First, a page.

For the past 50 years, The William Benton Museum of Art on the Storrs campus has been Connecticut’s State Art Museum. In that time it has amassed a permanent collection of more than 6,500 paintings, drawings, watercolors, prints, photographs, and sculptures, while serving as host to curated and traveling exhibitions dating from the 15th through the 21st centuries.
Exhibitions at The Benton have included works by Ansel Adams, George Bellows, Mary Cassatt, Salvador Dali, Guerrilla Girls, Winslow Homer, Käthe Kollwitz, Robert Motherwell, Norman Rockwell, Auguste Rodin, Cynthia Reeves Snow, and Frank Stella, among many others. The Museum’s array of special events includes gallery talks, campus art walks, academic and nonacademic discussions, musical performances, and family programs. — kenneth best
In honor of The Benton’s fiftieth anniversary, we’ve culled photographs of pieces from favorite visiting exhibitions.
Speak Up! Speak Out!
Bread & Puppet Theater, 2015
El Dia de Los Muertos:
Day of the Dead/Mexican Artifacts and Altars, 1998.
Cover of 1998 exhibition catalog
The Art of Gaman:
Arts and Crafts from the Japanese American Internment Camps 1942–1946, 2008
Women’s Work, Women’s Dreams:
A Century of Swedish Women’s Arts, 2009
Piece by Eva Björkström
Simple Gifts – Hands to Work and Hearts to God, 1978
A Loan Exhibition of Shaker Craftsmanship Primarily from Hancock Shaker Village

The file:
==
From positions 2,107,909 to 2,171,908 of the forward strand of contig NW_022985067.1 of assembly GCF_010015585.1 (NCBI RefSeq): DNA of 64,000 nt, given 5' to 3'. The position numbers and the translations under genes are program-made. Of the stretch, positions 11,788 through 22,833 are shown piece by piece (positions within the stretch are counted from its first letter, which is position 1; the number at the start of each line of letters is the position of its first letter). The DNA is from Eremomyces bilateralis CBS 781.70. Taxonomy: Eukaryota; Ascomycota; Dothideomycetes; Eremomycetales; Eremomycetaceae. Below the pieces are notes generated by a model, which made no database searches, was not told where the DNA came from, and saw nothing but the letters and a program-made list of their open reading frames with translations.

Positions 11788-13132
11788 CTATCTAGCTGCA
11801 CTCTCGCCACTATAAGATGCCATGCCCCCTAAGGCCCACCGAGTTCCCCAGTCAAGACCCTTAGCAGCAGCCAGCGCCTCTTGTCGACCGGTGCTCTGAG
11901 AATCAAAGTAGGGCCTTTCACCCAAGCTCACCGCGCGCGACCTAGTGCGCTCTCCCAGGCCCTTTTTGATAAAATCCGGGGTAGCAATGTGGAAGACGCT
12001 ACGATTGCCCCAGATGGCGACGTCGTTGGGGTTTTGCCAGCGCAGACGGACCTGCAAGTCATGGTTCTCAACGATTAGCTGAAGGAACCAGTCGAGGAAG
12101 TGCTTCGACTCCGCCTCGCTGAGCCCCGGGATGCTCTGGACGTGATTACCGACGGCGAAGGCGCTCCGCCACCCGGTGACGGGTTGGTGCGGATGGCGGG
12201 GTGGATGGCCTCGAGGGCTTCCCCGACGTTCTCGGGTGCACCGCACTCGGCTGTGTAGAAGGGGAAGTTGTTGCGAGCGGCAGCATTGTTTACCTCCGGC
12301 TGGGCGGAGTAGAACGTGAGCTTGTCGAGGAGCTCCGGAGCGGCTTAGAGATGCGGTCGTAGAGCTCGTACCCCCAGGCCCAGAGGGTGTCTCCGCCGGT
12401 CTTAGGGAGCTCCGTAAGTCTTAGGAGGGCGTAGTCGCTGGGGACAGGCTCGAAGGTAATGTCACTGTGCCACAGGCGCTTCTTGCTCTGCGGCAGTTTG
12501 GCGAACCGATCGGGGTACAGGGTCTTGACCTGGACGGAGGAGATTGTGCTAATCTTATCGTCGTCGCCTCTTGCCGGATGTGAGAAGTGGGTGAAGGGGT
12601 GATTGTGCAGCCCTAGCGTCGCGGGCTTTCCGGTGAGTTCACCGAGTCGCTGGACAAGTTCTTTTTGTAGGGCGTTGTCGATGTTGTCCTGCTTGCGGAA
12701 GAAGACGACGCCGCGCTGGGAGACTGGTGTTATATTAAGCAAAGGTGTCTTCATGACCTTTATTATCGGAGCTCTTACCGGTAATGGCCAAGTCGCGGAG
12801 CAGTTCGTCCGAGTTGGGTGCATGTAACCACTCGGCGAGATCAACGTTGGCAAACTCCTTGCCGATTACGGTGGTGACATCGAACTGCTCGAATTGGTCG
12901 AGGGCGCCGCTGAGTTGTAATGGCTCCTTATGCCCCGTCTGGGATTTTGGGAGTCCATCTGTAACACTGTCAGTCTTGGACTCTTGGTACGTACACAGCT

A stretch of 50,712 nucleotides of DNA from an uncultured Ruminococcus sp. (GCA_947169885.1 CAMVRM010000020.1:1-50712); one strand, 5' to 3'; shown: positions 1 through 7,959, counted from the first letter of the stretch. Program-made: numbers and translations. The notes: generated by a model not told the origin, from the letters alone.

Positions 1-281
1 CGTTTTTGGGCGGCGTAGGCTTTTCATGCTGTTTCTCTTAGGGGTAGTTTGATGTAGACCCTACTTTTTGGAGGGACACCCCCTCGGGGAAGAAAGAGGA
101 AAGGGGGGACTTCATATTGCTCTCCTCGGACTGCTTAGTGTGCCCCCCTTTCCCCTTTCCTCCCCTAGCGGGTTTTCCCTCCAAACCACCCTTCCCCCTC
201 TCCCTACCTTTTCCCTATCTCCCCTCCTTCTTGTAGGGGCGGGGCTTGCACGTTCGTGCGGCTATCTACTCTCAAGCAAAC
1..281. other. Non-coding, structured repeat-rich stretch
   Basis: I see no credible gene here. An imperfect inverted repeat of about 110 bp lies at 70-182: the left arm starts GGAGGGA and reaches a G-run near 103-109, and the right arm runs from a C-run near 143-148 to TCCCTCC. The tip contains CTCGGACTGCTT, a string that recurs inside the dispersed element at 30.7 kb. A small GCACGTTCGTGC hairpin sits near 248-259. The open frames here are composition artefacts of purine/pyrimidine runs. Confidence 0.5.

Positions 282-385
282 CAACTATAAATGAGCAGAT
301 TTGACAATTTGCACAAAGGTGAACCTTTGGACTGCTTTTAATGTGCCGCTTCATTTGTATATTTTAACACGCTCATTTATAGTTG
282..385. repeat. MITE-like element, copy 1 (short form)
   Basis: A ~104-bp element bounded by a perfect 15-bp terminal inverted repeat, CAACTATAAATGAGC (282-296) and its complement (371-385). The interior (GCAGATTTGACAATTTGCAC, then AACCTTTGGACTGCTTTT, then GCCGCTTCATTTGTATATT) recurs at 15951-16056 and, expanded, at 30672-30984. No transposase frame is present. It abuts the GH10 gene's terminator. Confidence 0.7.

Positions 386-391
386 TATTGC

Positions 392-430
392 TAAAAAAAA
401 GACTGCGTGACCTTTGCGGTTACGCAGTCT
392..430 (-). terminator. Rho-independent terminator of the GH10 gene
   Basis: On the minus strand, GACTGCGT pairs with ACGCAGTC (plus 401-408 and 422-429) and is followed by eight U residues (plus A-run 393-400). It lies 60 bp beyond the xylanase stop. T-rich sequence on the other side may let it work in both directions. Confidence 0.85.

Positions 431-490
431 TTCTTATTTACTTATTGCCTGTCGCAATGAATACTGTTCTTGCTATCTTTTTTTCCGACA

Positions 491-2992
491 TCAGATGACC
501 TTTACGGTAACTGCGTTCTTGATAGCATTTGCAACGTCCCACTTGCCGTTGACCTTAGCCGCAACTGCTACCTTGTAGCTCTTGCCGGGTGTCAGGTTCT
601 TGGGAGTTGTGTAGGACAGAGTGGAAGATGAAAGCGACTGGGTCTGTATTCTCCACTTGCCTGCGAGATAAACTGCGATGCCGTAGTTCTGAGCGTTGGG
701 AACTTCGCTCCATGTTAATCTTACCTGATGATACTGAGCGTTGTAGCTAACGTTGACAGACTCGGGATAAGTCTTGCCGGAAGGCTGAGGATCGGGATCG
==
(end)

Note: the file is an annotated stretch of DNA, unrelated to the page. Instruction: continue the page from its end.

From Amazing Stories to Weird Tales:
Covering Pulp Fiction, 2010
Virgil Finlay, Cover art for Famous Fantastic Mysteries, June 1942
Bent, 1992 – yellow pine, twine, 11’ x 7’ x 8’
Installations and Drawings by Bryan Nash Gill, 1993
Women of New England:
Dress from the Industrial Age, 1850–1900, 2012
1887 Silk Bodice donated by Mrs. Fitch Cheney in 1974
A Magnificent Obsession — Sculpture from the Iris and B. Gerald Cantor Foundation, 2007
The Mystical Arts of Tibet
Monks from Namyal Monastery in Ithaca, N.Y., created Mandala of Compassion as part of the Museum’s Mystical Arts of Tibet exhibition. It took an entire week to complete the sacred sand painting, which was then dismantled and the sand poured into Mirror Lake.
Barkley L. Hendricks:
Some Like It Hot, 2011
Below, find examples of pieces added to the museum’s permanent collection, one for each year from 1967 to 2016.